Bee Branch Creek Restoration Master Plan

The project daylighted an existing storm sewer and created a linear corridor for stormwater management and conveyance that was envisioned as a useable and significant open space amenity for the neighborhood and City.

Dubuque, Iowa

Bee Branch Creek Restoration is a complex project that balances the functional requirements of stormwater conveyance and storage in an area prone to large flood events with the creation of a usable public open space. The project daylighted an existing storm sewer, removed a large portion of the existing city storm infrastructure, and created a linear corridor with an open channel for stormwater management and conveyance. The team developed a publicly vetted master plan that responded to the City’s needs and desires, allowing the corridor to transition from unprogrammed greenspace to a pedestrian district, reflecting the neighborhood shift from a commercial redevelopment zone to predominantly single-family residential lots. The plan also connected the corridor to city-wide and regional pedestrian and bicycle infrastructure systems as well as to the specific community amenities identified by residents.

One of the defining visions from the master plan is a series of integrated green infrastructure components to capture rainfall, mitigate the impacts of stormwater influx into the corridor and provide habitat for terrestrial and aquatic species. The physical manifestation of this vision was the implementation of a chain of highly visible and celebrated biofields, uniquely engineered depressions in the landscape that collect and infiltrate stormwater. Pre-vegetated mats composed of a solid matrix of native plant rootlets were utilized along sloped banks and in the biofields. Several unique plant mixes were formulated to highlight a diversity of native grasses and forbs specifically tailored to the unique location and water regime in which they were placed.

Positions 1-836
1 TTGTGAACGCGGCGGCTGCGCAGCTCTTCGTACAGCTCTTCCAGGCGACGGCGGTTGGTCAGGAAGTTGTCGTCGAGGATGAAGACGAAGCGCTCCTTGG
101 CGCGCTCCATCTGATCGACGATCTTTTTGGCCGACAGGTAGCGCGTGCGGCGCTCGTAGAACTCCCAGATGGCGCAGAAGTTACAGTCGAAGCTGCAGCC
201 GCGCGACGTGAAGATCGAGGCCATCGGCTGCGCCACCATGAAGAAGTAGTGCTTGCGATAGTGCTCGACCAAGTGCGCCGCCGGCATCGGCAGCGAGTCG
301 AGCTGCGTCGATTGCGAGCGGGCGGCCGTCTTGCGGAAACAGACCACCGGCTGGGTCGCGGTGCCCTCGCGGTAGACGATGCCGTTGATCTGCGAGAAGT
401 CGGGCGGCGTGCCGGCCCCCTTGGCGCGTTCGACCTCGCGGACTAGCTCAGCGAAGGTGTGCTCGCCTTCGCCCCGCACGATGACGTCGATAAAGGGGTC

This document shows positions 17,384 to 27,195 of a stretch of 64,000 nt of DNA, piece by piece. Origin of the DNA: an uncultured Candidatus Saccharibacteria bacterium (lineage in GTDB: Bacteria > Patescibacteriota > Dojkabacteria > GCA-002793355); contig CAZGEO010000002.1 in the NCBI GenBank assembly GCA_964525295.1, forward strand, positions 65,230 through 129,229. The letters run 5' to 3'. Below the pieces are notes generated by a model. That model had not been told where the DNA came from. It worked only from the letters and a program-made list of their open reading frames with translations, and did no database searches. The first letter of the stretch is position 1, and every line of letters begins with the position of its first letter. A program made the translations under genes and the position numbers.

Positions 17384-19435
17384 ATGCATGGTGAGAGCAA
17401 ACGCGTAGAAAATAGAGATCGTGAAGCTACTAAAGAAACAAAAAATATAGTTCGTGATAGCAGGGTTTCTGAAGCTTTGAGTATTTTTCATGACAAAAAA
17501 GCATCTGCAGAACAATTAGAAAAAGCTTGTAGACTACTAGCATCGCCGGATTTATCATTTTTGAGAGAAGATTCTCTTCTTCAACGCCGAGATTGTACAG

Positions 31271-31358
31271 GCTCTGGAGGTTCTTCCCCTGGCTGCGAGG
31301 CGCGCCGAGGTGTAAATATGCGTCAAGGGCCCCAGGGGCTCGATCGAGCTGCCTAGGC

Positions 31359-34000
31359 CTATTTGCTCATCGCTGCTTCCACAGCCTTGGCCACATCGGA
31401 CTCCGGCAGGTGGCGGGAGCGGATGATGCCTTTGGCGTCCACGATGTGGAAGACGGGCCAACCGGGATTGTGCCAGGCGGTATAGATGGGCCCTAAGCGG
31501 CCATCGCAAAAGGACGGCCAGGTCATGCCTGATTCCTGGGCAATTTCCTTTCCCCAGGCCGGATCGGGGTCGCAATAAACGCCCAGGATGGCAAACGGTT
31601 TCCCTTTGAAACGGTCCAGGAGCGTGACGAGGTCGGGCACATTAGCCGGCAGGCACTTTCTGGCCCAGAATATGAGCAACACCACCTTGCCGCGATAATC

In conjunction with the floating wetland islands and the permeable alleys, the City of Dubuque has utilized the open space created by the development of the Bee Branch corridor to capture, treat and convey an incredible amount of water historically responsible for devastating flood events. Green infrastructure components on the project have become key elements in telling the story of the project and conveying an environmental education component to citizens and visitors alike.

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